What is Fats:
Fats store energy and keep the body warm and provide energy like carbohydrates. Fats are especially beneficial in making the body soft and the bones strong. Oxidation of fats does not happen without sugar properly and continues to burn which causes a feeling of tiredness in the body. To digest fats, the liver, pancreas, and small intestines must remain healthy for which deep breathing in the open air is necessary. Excess of fat creates many diseases and its deficiency is compensated by the body from other foods.
To activate fats in food, the presence of iodine is essential or else thyroid glands get damaged leading to goiter.
Types of Fats
Fat is of many forms but mainly it is divided into two parts.
1. Derived from Vanaspati –
This is available in all kinds of oils, sesame(til), mustard, olive(jaitoon), sunflower, groundnut, linseed (alsi) and dry fruits (coconut, almonds, cashew nut, and chilgoza, etc.).
2. Derived from Animals –
Milk and milk products. The best quality fats are available in a goat’s milk than cows milk and thirdly it is buffaloes milk.
What are Fatty acids?
Natural components of fats and oils are called fatty acids. Based on their chemical structure, It is divided into two groups i.e. Saturated fatty acids and unsaturated fatty acids. Unsaturated fatty acids can also be further divided into two groups – Mono-unsaturated fatty acids and Poly-unsaturated fatty acids.
It consists of a chain of carbon atoms, with a methyl group at one end and an acid group at the other end. Each carbon atom has associated with hydrogen atoms with a single bond that is called saturated fatty acids.
While in unsaturated fatty acids, some of the hydrogen atoms are missing and have been replaced with double bonds between the carbon atoms. This type of double bond is available in one place. That is called mono-unsaturated fatty acids and a double bond between the carbons atoms is more than one place that is called poly-unsaturated fatty acids.
The Omega-3 and Omega-6 both are polyunsaturated fatty acids. The difference is in where the first double bond of carbons occurs at third carbon positions then it is called omega-3 fatty acids, but the first double bond of carbons occurs on the sixth carbon positions then it is called omega-6 fatty acids, counting from the methyl end.
Omega 3 and Omega 6 both are essential fatty acids because our body can’t generate these fatty acids. We have to take from our food only. In humans, alpha-linolenic acid (ALA) and linoleic acid (LA) is the primary essential fatty acids. Other required fatty acids can be synthesized by the body except Omega 3 and Omega 6.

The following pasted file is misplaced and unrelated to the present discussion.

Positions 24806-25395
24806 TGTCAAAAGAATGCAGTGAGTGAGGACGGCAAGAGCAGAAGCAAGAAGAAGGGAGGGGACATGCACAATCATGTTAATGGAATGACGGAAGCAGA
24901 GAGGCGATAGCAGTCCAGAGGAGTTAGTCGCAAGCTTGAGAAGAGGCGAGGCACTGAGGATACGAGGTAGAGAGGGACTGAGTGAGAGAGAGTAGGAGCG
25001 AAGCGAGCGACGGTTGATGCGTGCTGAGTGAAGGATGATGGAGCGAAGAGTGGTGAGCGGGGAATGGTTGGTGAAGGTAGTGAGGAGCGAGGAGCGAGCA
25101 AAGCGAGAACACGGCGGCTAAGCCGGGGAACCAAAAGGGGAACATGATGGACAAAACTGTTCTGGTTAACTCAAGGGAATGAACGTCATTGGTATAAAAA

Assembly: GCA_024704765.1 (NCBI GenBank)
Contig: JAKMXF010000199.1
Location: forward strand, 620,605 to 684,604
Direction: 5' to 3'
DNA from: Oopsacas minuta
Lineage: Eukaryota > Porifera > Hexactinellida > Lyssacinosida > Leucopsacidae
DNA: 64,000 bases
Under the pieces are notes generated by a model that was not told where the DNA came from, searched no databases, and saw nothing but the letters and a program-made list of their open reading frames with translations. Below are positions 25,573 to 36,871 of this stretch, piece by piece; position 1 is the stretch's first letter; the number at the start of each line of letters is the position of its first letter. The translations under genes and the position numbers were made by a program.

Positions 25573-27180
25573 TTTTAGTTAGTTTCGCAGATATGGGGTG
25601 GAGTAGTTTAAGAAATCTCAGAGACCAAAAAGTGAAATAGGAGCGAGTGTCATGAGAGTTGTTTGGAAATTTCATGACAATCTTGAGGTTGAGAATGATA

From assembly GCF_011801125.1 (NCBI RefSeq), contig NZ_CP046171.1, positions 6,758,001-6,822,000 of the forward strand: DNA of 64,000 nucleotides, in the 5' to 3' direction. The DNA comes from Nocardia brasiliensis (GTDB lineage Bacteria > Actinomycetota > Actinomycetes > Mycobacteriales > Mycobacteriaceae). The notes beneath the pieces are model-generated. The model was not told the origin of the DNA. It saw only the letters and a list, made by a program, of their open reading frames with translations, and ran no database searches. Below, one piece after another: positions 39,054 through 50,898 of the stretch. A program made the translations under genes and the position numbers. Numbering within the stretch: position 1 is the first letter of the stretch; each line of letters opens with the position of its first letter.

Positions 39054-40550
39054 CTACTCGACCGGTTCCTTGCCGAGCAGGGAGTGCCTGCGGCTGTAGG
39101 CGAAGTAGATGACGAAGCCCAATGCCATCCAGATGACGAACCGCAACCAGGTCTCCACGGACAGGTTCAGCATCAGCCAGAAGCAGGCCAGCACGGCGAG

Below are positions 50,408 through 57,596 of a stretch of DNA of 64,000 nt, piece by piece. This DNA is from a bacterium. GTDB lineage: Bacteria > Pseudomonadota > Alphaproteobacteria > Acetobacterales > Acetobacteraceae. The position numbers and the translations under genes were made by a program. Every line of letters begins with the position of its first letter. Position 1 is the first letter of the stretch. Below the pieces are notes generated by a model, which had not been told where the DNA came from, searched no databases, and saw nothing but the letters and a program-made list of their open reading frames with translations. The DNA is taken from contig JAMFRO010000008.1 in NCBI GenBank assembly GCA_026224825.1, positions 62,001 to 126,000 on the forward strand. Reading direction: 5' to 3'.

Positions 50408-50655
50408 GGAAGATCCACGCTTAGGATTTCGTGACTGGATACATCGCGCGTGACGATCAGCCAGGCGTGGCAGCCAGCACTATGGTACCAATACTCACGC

What are the sources of fatty acids?
1. Saturated fatty acids –
It is mainly found in animal foods, such as fatty meat, sausage, butter, and cheese. It is also called non-essential fatty acids because our body can generate saturated fatty acids if required.
2. Mono-unsaturated and Poly-unsaturated fatty acids –
It is found in plants, seeds, and fatty fish origin. Foods containing unsaturated fatty acids include avocado, nuts, vegetable oils i.e. corn, soy, algal-oil, etc. and fatty oily fish herring, salmon, mackerel, sardines, anchovies, and sardines, etc. Meat products contain both saturated and unsaturated fats.
Functions of Omega-3 Fatty Acids and Omega-6 Fatty Acids in the body
Fatty acids Omega-3 and omega-6 are important components of cell membranes and are precursors to many other substances in the body such as those involved in regulating blood pressure and inflammatory responses. There is increasing support for omega-3 fatty acids in protecting against fatal heart disease and it is also known that they have anti-inflammatory, anti-diabetes, and certain types of anti-cancer effects. Omega 3 also plays a role to prevent and cure many other diseases.
Non-essential fatty acids are being produced by the human body if needed, except for two: linoleic acid (LA) i.e. omega-6, and alpha-linolenic acid (ALA) i.e. omega-3. These fatty acids have to be consumed from the diet and called “essential fatty acids”. Omega 3 and omega 6 fatty acids are needed for growth and repair but can also be used to make other fatty acids. For example, omega-3 fatty acids, eicosapentaenoic acid (EPA), and docosahexaenoic acid (DHA) can be synthesized from ALA. However, as the conversion is poor, it is recommended that sources of these are also included in the diet. Alpha-linolenic acid and Linoleic acid are found in seed oils. Although, the levels of LA are to be usually found much higher than ALA. Flaxseed oil and walnut oil are very good sources of ALA but conversion to EPA and DHA are very poor. The human body required Omega 3 in the form of EPA and DHA. That’s why leads to EPA and DHA deficiency which is the root cause of so many diseases. To fulfill this requirement to consume EPA and DHA from cold-water oily fish such as salmon, mackerel, tuna, herring, sardines, anchovies, arctic char and trout, herring,
Linoleic acid (LA) is the parent fatty acid of the omega-6 series. LA can also be obtained from animal sources, such as meat and egg yolk in sufficient quantity. The omega-6 long-chain polyunsaturated fatty acid, arachidonic acid (AA), can be synthesized from LA.
Functions of EPA (EicosaPentaenoicAcids) are –
1. Maintain normal blood pressure.
2. Maintain normal blood triglyceride levels.
3. Maintain the normal function of the heart.
4. Managing oil production and hydration of the skin.
5. Reducing premature aging of your skin and the risk of acne.
Functions of DHA (docosahexaenoic acid) are –
1. Maintain normal blood triglyceride levels.
2. Maintain normal brain function.
3. Maintain normal vision.
4. It is a structural component of the skin. So, maintain a good quality of skin i.e. soft, moist, and wrinkle-free.